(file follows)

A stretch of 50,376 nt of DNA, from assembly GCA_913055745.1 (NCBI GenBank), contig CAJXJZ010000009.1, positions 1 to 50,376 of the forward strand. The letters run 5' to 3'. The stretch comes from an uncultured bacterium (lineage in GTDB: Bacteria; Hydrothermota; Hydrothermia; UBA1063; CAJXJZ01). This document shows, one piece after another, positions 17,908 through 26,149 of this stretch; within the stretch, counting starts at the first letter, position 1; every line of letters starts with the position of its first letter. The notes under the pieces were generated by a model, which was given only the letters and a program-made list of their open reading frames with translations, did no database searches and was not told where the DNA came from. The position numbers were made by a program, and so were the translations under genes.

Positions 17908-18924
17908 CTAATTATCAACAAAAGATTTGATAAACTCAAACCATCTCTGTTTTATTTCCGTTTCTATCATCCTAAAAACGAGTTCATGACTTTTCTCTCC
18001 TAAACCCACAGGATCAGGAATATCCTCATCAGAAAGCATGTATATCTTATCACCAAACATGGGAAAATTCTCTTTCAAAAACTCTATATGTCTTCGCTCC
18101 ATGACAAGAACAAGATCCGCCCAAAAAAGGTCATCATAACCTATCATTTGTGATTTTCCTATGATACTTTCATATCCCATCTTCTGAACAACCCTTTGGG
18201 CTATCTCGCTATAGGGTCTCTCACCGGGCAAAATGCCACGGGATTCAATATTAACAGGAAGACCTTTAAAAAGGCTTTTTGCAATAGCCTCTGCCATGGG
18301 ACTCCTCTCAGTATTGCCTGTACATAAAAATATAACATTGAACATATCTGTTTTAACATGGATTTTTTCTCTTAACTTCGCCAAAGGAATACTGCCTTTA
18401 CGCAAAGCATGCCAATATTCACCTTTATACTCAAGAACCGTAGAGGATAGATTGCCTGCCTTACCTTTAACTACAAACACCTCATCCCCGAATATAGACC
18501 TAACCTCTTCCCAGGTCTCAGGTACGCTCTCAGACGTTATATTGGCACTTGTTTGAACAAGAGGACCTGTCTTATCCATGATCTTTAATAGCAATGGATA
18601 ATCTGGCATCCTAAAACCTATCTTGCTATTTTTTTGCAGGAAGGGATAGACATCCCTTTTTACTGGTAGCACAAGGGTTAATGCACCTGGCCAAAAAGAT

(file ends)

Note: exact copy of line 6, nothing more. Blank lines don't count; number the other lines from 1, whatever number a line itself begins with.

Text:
18201 CTATCTCGCTATAGGGTCTCTCACCGGGCAAAATGCCACGGGATTCAATATTAACAGGAAGACCTTTAAAAAGGCTTTTTGCAATAGCCTCTGCCATGGG